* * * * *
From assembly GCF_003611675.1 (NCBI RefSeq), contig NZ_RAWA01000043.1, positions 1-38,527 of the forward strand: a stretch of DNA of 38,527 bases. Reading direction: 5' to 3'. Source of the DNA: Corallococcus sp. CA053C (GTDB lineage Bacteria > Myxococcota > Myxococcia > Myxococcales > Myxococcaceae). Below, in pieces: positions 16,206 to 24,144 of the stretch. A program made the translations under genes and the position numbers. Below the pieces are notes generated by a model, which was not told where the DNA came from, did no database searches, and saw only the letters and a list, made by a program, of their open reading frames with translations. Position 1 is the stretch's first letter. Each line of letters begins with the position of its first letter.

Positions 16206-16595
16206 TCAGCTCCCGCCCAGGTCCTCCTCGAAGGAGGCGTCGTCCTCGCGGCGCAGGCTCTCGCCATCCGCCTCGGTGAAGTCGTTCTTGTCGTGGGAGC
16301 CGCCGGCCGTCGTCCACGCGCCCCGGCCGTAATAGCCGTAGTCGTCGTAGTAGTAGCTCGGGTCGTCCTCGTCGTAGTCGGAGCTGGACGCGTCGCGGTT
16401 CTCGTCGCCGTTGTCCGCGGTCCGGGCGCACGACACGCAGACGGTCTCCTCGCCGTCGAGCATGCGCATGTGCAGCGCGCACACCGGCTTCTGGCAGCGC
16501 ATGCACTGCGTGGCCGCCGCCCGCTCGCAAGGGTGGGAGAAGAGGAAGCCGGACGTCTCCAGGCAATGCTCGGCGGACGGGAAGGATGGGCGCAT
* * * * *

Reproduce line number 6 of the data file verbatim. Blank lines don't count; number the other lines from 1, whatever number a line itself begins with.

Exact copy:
16501 ATGCACTGCGTGGCCGCCGCCCGCTCGCAAGGGTGGGAGAAGAGGAAGCCGGACGTCTCCAGGCAATGCTCGGCGGACGGGAAGGATGGGCGCAT